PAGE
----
Haitians have grown up in a certain kind of struggle for individuality and for power, and the country has proved itself able to absorb the ardent attentions of outsiders who, as often as not, remain blissfully unaware of their own contributions to what Haiti is. Like the ruined bridges strewn across the countryside — one of the few traces of the Marines and their occupation nearly a century ago — these attentions tend to begin in evangelical zeal and to leave little lasting behind.
What might, then? America could start by throwing open its markets to Haitian agricultural produce and manufactured goods, broadening and making permanent the provisions of a promising trade bill negotiated in 2008. Such a step would not be glamorous; it would not “remake Haiti.” But it would require a lasting commitment by American farmers and manufacturers and, as the country heals, it would actually bring permanent jobs, investment and income to Haiti.
Second, the United States and other donors could make a formal undertaking to ensure that the vast amounts that will soon pour into the country for reconstruction go not to foreigners but to Haitians — and not only to Haitian contractors and builders but to Haitian workers, at reasonable wages. This would put real money in the hands of many Haitians, not just a few, and begin to shift power away from both the rapacious government and the well-meaning and too often ineffectual charities that seek to circumvent it. The world’s greatest gift would be to make it possible, and necessary, for Haitians — all Haitians — to rebuild Haiti.
Putting money in people’s hands will not make Haiti’s predatory state disappear. But in time, with rising incomes and a concomitant decentralization of power, it might evolve. In coming days much grander ambitions are sure to be declared, just as more scenes of disaster and disorder will transfix us, more stunning and colorful images of irresistible calamity. We will see if the present catastrophe, on a scale that dwarfs all that have come before, can do anything truly to alter the reality of Haiti.

Mark Danner is the author, most recently, of “Stripping Bare the Body: Politics, Violence, War,” which chronicles political conflict in Haiti, the Balkans, Iraq and the United States.


Cynthia Scott, "I Have a Dream"

Shades of Prejudice

Published: January 18, 2010

LAST week, the Senate majority leader, Harry Reid, found himself in trouble for once suggesting that Barack Obama had a political edge over other African-American candidates because he was “light-skinned” and had “no Negro dialect, unless he wanted to have one.” Mr. Reid was not expressing sadness but a gleeful opportunism that Americans were still judging one another by the color of their skin, rather than — as the Rev. Dr. Martin Luther King Jr., whose legacy we commemorated on Monday, dreamed — by the content of their character.

The Senate leader’s choice of words was flawed, but positing that black candidates who look “less black” have a leg up is hardly more controversial than saying wealthy people have an advantage in elections. Dozens of research studies have shown that skin tone and other racial features play powerful roles in who gets ahead and who does not. These factors regularly determine who gets hired, who gets convicted and who gets elected.

Consider: Lighter-skinned Latinos in the United States make $5,000 more on average than darker-skinned Latinos. The education test-score gap between light-skinned and dark-skinned African-Americans is nearly as large as the gap between whites and blacks.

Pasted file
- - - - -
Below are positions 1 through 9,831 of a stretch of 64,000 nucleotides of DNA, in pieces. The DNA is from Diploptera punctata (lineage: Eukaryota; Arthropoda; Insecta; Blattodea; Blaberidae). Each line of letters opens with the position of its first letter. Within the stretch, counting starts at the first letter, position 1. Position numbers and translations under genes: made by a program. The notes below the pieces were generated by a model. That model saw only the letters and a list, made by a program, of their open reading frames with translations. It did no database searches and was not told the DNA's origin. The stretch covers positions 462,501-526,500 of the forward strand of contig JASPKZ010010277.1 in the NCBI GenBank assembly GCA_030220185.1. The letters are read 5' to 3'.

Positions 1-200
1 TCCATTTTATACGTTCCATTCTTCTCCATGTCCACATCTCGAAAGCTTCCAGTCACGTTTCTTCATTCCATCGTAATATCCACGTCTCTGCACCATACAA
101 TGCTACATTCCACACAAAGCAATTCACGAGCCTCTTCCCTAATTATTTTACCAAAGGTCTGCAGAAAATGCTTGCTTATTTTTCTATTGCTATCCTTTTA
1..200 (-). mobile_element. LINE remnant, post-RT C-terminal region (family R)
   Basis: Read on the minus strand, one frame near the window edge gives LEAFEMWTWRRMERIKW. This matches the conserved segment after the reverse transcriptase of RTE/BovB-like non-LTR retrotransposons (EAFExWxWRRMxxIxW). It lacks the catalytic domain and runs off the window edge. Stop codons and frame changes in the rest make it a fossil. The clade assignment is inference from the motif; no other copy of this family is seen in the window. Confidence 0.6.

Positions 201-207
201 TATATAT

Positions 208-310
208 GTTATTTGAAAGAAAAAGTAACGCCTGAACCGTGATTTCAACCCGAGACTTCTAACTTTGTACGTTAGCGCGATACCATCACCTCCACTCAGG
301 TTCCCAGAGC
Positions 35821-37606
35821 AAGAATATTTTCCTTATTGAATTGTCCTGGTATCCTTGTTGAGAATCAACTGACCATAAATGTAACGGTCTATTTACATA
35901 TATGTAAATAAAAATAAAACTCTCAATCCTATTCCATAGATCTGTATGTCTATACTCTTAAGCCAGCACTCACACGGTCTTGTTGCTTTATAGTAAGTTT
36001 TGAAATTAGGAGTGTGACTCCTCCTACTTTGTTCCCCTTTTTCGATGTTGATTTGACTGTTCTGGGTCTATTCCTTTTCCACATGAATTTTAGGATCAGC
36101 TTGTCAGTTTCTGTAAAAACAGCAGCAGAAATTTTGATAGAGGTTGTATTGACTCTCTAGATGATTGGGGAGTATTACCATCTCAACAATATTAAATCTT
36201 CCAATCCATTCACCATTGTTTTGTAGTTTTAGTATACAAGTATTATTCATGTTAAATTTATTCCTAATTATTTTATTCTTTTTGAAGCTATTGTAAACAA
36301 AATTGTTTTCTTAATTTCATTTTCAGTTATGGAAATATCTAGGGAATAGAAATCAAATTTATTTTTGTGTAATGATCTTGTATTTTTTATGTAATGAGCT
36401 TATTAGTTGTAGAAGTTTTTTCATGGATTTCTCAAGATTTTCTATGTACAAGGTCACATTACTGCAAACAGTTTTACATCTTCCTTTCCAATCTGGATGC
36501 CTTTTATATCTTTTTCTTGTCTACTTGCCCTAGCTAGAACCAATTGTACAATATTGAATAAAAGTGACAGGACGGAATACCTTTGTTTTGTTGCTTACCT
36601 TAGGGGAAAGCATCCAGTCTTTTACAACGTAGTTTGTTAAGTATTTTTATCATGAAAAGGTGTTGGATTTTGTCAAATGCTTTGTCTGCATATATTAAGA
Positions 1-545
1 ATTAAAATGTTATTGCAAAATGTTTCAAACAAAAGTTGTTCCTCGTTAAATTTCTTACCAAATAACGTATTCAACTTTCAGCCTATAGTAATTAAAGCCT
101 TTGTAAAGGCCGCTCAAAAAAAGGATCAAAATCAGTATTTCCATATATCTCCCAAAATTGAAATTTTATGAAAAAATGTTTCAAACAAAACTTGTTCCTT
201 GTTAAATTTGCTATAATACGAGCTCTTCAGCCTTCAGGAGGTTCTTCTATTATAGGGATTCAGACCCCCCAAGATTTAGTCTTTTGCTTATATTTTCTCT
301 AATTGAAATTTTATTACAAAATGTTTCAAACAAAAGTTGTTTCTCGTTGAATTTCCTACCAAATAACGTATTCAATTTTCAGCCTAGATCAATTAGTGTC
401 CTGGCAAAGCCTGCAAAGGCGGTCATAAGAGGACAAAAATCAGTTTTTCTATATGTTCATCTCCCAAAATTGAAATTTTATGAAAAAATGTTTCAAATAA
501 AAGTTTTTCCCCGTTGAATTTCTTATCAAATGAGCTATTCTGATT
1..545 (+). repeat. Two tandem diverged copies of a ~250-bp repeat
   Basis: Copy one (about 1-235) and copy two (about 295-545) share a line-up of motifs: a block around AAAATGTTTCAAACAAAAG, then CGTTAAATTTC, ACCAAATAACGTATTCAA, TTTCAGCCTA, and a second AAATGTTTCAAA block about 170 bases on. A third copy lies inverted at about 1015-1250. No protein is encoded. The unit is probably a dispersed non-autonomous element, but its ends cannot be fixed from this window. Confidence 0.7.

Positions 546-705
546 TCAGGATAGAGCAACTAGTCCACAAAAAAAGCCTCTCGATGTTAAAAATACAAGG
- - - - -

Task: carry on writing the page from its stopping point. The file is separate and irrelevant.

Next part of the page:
The Harvard neuroscientist Allen Counter has found that in Arizona, California and Texas, hundreds of Mexican-American women have suffered mercury poisoning as a result of the use of skin-whitening creams. In India, where I was born, a best-selling line of women’s cosmetics called Fair and Lovely has recently been supplemented by a product aimed at men called Fair and Handsome.

This isn’t racism, per se: it’s colorism, an unconscious prejudice that isn’t focused on a single group like blacks so much as on blackness itself. Our brains, shaped by culture and history, create intricate caste hierarchies that privilege those who are physically and culturally whiter and punish those who are darker.

Colorism is an intraracial problem as well as an interracial problem. Racial minorities who are alert to white-black or white-brown issues often remain silent about a colorism that asks “how black” or “how brown” someone is within their own communities.

If colorism lives underground, its effects are very real. Darker-skinned African-American defendants are more than twice as likely to receive the death penalty as lighter-skinned African-American defendants for crimes of equivalent seriousness involving white victims. This was proven in rigorous, peer-reviewed research into hundreds of capital punishment-worthy cases by the Stanford psychologist Jennifer Eberhardt.

Take, for instance, two of Dr. Eberhadt’s murder cases, in Philadelphia, involving black defendants — one light-skinned, the other dark. The lighter-skinned defendant, Arthur Hawthorne, ransacked a drug store for money and narcotics. The pharmacist had complied with every demand, yet Mr. Hawthorne shot him when he was lying face down. Mr. Hawthorne was independently identified as the killer by multiple witnesses, a family member and an accomplice.

The darker-skinned defendant, Ernest Porter, pleaded not guilty to the murder of a beautician, a crime that he was linked to only through a circuitous chain of evidence. A central witness later said that prosecutors forced him to finger Mr. Porter even though he was sure that he was the wrong man. Two people who provided an alibi for Mr. Porter were mysteriously never called to testify. During his trial, Mr. Porter revealed that the police had even gotten his name wrong — his real name was Theodore Wilson — but the court stuck to the wrong name in the interest of convenience.